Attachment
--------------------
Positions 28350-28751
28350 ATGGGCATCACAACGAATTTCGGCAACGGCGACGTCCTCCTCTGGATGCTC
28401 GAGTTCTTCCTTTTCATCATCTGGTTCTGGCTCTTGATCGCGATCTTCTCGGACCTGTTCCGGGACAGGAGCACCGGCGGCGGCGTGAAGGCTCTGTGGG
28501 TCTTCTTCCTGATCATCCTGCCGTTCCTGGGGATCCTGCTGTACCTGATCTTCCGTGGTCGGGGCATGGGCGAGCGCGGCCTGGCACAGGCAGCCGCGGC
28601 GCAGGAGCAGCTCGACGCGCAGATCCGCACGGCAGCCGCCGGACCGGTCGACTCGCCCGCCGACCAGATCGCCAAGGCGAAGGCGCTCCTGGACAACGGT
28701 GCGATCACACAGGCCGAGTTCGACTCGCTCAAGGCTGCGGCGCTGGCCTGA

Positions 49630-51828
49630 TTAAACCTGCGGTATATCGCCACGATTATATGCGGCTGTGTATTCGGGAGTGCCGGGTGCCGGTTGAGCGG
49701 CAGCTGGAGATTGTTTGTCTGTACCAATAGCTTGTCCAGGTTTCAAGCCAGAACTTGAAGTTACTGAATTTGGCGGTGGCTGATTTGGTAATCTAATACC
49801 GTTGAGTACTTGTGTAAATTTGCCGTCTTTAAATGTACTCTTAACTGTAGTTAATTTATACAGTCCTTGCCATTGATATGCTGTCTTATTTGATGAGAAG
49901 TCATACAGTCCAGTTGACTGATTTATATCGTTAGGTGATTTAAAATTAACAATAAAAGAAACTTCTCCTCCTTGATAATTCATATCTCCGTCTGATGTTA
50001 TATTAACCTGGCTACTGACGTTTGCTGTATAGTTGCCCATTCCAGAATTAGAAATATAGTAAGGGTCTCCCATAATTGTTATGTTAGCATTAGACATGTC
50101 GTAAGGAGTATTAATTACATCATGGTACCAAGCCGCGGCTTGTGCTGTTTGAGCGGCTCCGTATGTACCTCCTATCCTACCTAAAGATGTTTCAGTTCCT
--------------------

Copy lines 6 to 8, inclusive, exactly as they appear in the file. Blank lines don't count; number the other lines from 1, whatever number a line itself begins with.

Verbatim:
28701 GCGATCACACAGGCCGAGTTCGACTCGCTCAAGGCTGCGGCGCTGGCCTGA

Positions 49630-51828
49630 TTAAACCTGCGGTATATCGCCACGATTATATGCGGCTGTGTATTCGGGAGTGCCGGGTGCCGGTTGAGCGG